Midnight anniversary screening of Scott Pilgrim vs. the World proves the film is now a cult classic

One of the best video-game-themed movies just turned two years old. To celebrate, a couple hundred fans of Scott Pilgrim vs. the World (a film adaptation of a comic book) came out to watch a midnight screening with series creator Bryan Lee O’Malley. I decided to brave the warm Southern California night to see the eponymous main character fight his girlfriend’s seven evil exes. When I arrived at the theater, one thing was immediately clear: This motion picture is undeniably a cult classic.

Disney Research wants to turn your house plants into controllers

I honestly don't know how to accurately describe Disney Research's new touch-based controller technology. Very dedicated scientists and engineers recently developed an interface that monitors plants and picks up on human fingers when they make contact with stems and petals. The working name is Botanicus Interacticus, and someday your average flowering plant could turn into a viable game controller.

Metacritic is stupid, but only because review scores are also stupid

With the recent job offer from Irrational games asking for a developer who has worked on a title that scored 85+ on Metacritic (an arbitrary number for sure, but no more than asking six years of experience instead of four or five), the copy/paste machine that we call the Internet is in full rage mode again against those practices. Typically, two parties are blamed: either the evil developers and publishers who put that much emphasis on the Metascore, or Metacritic itself.

Indie developers: Pitch us in one Tweet, and we may write about your game

You've worked hard. You've created what you think is an incredible game. But no one's buying, and you're sick of turning one pack of ramen into three days' worth of sustenance. You wish those damn journalists would just take one little peek at your pride and joy, because you're sure they'll fall in love and lavish it with words of praise, giving it the attention it so desperately needs. 

3 books that shouldn’t become video games (that I would totally play)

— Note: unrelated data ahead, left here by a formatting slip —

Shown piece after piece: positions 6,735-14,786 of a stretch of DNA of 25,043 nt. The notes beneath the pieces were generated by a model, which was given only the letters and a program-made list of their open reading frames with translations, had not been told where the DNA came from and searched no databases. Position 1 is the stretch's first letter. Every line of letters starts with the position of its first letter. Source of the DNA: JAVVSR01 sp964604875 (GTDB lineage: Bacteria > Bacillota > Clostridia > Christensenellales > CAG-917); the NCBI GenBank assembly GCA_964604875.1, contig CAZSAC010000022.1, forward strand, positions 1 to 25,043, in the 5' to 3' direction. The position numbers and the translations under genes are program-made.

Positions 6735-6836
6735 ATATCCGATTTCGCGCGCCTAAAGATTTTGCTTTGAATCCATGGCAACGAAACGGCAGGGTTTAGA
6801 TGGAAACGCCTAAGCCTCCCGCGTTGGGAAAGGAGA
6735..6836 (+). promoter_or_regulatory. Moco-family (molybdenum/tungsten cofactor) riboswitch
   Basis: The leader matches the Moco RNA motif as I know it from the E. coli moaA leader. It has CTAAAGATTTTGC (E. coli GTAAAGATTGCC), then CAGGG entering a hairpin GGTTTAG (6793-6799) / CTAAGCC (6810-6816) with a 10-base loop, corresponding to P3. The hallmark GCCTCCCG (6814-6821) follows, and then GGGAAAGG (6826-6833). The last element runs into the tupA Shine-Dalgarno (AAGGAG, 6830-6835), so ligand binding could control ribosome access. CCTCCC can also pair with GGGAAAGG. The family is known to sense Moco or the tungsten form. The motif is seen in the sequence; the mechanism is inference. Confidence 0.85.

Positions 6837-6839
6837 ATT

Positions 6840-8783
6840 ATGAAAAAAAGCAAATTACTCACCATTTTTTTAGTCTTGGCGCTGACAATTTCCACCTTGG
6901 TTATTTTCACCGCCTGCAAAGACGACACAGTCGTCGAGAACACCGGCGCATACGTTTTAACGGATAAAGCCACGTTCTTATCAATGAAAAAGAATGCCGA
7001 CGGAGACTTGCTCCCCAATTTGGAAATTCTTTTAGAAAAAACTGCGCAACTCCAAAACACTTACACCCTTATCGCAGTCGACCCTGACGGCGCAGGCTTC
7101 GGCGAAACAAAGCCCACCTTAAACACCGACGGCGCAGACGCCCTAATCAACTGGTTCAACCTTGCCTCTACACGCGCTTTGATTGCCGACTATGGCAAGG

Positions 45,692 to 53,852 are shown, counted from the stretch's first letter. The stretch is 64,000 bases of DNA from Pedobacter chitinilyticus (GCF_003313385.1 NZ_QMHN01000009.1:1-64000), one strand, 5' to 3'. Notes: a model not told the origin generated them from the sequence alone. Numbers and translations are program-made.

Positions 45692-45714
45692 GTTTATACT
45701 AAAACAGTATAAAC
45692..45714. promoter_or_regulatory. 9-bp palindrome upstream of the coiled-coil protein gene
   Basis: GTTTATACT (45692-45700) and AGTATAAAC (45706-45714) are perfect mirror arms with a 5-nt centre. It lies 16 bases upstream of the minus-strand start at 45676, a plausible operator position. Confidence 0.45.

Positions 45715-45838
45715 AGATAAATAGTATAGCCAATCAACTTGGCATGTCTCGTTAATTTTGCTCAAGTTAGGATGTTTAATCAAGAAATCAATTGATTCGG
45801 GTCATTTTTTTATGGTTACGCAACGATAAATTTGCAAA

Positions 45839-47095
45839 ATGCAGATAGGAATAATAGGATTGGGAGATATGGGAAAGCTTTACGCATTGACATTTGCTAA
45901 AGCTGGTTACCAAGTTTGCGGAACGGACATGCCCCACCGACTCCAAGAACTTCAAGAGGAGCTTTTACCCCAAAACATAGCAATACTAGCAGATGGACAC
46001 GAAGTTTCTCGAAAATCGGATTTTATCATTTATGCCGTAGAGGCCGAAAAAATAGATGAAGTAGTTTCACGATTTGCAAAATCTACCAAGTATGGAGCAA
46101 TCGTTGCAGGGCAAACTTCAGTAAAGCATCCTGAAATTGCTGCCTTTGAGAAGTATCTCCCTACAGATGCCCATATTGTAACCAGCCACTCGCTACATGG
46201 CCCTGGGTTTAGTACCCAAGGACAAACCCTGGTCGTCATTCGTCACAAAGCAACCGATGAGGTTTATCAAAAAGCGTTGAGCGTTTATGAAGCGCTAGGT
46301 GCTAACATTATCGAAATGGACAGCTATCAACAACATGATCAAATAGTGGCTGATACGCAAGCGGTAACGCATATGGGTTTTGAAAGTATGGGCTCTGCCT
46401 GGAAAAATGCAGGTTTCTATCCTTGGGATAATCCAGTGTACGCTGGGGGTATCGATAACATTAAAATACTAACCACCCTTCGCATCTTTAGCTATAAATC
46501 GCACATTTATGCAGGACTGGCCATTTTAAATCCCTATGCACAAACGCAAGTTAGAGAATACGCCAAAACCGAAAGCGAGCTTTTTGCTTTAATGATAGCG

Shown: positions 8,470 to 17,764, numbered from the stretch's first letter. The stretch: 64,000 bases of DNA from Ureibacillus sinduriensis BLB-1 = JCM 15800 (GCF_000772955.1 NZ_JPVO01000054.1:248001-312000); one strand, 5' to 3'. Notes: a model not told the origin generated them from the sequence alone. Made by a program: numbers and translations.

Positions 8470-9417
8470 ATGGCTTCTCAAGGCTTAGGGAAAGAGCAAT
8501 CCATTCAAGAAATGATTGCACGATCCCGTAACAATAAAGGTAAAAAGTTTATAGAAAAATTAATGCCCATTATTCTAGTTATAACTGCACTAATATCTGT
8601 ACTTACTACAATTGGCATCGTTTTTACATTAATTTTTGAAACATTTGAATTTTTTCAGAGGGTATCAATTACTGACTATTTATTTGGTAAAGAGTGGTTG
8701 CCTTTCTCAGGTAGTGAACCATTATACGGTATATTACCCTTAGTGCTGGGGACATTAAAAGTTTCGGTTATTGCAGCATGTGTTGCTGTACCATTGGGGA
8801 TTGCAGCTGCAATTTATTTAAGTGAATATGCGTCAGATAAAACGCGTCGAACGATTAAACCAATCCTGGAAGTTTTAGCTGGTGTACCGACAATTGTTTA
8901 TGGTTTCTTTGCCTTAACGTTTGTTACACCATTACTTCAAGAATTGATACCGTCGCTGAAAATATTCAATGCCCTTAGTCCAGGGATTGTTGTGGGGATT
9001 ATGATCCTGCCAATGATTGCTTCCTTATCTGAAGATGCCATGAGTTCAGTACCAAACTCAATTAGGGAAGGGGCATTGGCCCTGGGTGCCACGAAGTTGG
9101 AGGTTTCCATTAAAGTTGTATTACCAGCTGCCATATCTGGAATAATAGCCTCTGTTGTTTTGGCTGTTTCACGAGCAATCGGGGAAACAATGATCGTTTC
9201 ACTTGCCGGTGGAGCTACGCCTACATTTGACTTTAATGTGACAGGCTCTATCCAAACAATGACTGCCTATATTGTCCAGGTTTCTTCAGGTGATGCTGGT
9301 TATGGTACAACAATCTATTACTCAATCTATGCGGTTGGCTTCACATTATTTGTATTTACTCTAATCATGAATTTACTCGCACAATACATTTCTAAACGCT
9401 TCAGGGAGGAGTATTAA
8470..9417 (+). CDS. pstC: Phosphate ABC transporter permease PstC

Earlier this week, Bitmob community writer Mark Purcell offered up three books that he believes would make great video games. His list is excellent, and it gave me a lot to think about. Not just about other works of literature that would benefit from this kind of adaptation, mind you. I immediately thought of a couple dozen books that would make terrible video games. But then I thought of some awful page-to-screen adaptations that I don't think I'd be able to resist, and after all of that thinking, I had to go lie down for a little while.

Every game needs a “Girlfriend Mode”

The gaming industry lives in a curious place right now. It’s male dominated — sometimes to a smugly elitist degree — and hypersensitive to its own undercurrent of sexism. So when John Hemingway, lead designer on Borderlands 2, told Eurogamer that the sequel to Gearbox Software’s surprise 2009 hit would include an easier-to-play character featuring, "for the lack of a better term, the girlfriend skill tree,” he essentially charged face-first into a buzzsaw of controversy.

Indie titles are the motorcycles of the gaming world

As I was sitting in my office chair, playing an indie game while simultaneously mulling over different topics to write about for the latest Bitmob Wants You, my mind began drifting to motorcycles. I pushed them out at first, claiming they were irrelevant and that I should be thinking about indie games. But as I began dissecting the core ideas behind indie games, something struck me. These titles are built on a culture of freedom and fellowship, just like motorbikes.